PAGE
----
The decline of labor unions has decreased the political importance of poor voters, because unions were an important “get-out-the-vote” machine. A recent study by Jan Leighley and Jonathan Nagler finds that the decline in union strength has reduced low-income and middle-income turnout. But labor’s influence (or lack thereof) is also important when the voting is done. Research finds that policy outcomes in the United States are heavily mediated by lobbying between interest groups, so organization matters.

Martin Gilens writes, “Given the fact that most Americans have little independent influence on policy outcomes, interest groups like unions may be the only way to forward their economic interests and preference.” His research indicates that unions regularly lobby in favor of policies broadly supported by Americans across the income spectrum, in contrast to business groups, which lobby in favor of policies only supported by the wealthy.

So … special interests. In fact, all five of Vox’s explanation for why government hasn’t dealt with inequality boil down to what I talked about recently — the need of the Left to see their opponents as mentally ill or mislead in some way. So, according to Vox, we overestimate income mobility, inequality ruins the camaraderie of society, we’re not voting enough, special interests control our government and we’re afraid of black people (seriously). If only we were as wise and informed as Vox, we’d embrace a grand redistribution scheme.

It never occurs to them that the reason people don’t support redistribution schemes is because they know that the government would inevitably fuck it up. A couple of weeks ago, George Will issued this you-really-should-read-the-whole-thing cri de coeur:

Resistance to taxation, although normal and healthy, is today also related to the belief that government is thoroughly sunk in self-dealing, indiscriminate meddling and the lunatic spending that lards police forces with devices designed for conquering Fallujah. People know that no normal person can know one-tenth of 1 percent of what the government is doing.

Contempt for government cannot be hermetically sealed; it seeps into everything . Which is why cupcake regulations have foreign policy consequences. Americans, inundated with evidence that government is becoming dumber and more presumptuous, think it cannot be trusted to decipher foreign problems and apply force intelligently.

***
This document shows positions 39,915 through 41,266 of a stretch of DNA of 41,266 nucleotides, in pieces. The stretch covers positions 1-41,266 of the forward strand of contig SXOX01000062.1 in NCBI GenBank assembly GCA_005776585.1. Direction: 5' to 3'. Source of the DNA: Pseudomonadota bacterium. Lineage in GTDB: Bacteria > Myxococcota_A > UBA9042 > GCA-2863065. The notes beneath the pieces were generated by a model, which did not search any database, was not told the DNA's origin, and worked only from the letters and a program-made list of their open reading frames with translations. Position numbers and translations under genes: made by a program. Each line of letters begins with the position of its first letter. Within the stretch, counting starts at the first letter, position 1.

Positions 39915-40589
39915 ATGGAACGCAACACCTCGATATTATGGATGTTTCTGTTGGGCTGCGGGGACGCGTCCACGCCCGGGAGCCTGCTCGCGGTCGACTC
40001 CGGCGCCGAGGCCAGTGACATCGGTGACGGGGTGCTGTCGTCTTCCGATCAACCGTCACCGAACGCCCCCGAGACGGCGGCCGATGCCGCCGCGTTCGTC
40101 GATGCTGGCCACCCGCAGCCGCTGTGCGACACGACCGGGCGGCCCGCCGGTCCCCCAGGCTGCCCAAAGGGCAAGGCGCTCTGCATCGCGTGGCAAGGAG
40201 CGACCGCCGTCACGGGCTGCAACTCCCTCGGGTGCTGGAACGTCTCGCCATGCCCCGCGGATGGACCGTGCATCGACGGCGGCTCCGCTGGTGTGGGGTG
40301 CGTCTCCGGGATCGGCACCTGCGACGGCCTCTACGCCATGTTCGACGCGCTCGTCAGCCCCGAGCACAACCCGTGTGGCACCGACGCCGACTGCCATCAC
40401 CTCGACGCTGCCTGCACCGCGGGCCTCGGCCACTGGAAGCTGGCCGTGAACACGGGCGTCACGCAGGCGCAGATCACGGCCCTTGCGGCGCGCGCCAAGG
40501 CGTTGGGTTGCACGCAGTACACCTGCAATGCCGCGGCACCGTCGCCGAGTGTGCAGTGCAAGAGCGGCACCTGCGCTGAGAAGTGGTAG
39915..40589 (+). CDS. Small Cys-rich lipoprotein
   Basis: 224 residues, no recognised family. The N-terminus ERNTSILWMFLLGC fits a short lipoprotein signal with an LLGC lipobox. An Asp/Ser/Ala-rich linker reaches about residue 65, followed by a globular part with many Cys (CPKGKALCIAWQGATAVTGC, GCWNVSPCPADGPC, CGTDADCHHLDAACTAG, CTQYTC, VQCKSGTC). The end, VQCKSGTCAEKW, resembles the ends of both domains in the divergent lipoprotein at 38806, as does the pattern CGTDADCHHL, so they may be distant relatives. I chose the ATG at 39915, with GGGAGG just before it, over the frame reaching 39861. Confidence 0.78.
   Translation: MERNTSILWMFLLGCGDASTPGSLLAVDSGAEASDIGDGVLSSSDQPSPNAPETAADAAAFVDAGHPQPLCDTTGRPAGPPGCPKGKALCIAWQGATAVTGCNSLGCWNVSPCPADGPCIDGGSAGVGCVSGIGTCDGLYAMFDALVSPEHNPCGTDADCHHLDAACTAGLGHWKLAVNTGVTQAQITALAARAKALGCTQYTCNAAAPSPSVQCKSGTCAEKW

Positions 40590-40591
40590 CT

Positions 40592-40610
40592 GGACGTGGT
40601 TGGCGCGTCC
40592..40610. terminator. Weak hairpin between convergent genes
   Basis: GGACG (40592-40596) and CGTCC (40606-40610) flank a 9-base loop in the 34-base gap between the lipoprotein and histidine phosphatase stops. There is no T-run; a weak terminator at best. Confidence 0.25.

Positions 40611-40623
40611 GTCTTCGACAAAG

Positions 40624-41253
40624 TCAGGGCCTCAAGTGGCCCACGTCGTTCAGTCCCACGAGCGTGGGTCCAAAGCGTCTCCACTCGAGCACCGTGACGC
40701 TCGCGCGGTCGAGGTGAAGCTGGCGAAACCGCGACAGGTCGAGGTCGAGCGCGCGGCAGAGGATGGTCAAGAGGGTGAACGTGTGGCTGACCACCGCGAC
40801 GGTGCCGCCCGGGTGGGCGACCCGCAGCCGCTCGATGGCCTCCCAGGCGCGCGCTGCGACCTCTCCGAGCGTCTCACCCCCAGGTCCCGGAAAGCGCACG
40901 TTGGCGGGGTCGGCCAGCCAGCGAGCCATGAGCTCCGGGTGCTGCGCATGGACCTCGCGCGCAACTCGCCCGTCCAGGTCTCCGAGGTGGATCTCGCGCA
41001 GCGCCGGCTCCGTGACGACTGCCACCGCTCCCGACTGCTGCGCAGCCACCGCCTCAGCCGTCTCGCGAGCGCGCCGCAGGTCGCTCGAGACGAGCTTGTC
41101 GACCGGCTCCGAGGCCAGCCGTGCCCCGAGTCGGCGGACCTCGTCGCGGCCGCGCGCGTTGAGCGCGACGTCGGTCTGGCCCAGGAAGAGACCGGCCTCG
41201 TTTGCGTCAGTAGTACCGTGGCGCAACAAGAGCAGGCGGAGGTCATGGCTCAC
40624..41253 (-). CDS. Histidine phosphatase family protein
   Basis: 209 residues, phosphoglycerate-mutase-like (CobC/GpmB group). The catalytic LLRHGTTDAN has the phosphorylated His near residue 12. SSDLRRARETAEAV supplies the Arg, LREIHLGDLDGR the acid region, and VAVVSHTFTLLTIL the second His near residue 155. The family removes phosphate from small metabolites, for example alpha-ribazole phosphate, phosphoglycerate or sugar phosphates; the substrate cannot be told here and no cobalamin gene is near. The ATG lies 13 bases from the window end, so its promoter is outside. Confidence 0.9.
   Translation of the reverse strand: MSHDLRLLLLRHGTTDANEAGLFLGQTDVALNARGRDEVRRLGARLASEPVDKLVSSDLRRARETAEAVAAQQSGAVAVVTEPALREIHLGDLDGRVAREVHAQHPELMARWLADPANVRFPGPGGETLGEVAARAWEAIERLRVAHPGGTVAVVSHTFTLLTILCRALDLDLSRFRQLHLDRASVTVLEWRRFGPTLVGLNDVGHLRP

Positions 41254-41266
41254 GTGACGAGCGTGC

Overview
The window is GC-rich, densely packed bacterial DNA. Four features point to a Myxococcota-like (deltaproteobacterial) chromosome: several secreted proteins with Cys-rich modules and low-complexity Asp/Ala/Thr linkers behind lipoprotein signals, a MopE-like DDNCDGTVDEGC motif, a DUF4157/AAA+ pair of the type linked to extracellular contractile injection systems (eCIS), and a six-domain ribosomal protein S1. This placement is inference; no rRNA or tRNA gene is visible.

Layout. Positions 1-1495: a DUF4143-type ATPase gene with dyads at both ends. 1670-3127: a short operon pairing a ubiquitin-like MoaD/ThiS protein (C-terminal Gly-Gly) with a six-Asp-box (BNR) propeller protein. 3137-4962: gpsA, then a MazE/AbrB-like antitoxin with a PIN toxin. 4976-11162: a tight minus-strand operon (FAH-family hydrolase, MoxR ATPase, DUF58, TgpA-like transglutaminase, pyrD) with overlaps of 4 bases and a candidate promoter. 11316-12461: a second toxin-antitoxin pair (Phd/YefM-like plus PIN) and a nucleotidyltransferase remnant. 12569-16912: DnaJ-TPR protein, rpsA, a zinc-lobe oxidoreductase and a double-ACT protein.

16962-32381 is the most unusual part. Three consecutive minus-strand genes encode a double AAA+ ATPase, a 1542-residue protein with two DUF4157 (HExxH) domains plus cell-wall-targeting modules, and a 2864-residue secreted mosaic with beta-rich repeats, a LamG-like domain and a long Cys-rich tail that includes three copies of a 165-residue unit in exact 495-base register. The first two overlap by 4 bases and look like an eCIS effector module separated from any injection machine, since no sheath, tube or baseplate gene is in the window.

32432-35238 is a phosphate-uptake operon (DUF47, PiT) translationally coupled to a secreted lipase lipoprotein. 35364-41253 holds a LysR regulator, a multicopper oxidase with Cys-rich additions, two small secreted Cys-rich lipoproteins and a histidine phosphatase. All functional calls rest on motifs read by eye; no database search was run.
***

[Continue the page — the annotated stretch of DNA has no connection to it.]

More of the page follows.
The collapse of confidence in government is not primarily because many conspicuous leaders are conspicuously dimwitted, although when Joe Biden refers to “the nation of Africa,” or Harry Reid disparages the Supreme Court’s Hobby Lobby decision as rendered by “five white men” (who included Clarence Thomas), Americans understand that their increasingly ludicrous government lacks adult supervision. What they might not understand is that Reids and Bidens come with government so bereft of restraint and so disoriented by delusions of grandeur that it gives fighting knives to police and grief to purveyors of noncompliant cupcakes.

Bingo. Every day, we get examples of how incompetent our government is. From funding companies that can’t make solar cells to bungling wars to a disastrous website launch. In a comment to the last post, Xetrov linked a story about how the government is going to have to un-deport some people because it screwed up their deportation. They can’t even kick illegals out of the country without creating a mess.

So why on Earth would the American people trust this bumbling leviathan to redistribute wealth? And, more to the point, why should they do so when there is every reason to believe that our government has made inequality far far worse.

One of Piketty’s claims is that occasional disasters like world wars and economic crises level the playing field, reducing income inequality. Well, we recently had a disaster that should have leveled the playing field — the mortgage bubble and subsequent financial crisis. And what did the government do? By bi-partisan consensus, it bailed out the wealthy bankers and left the rest of us holding the bag.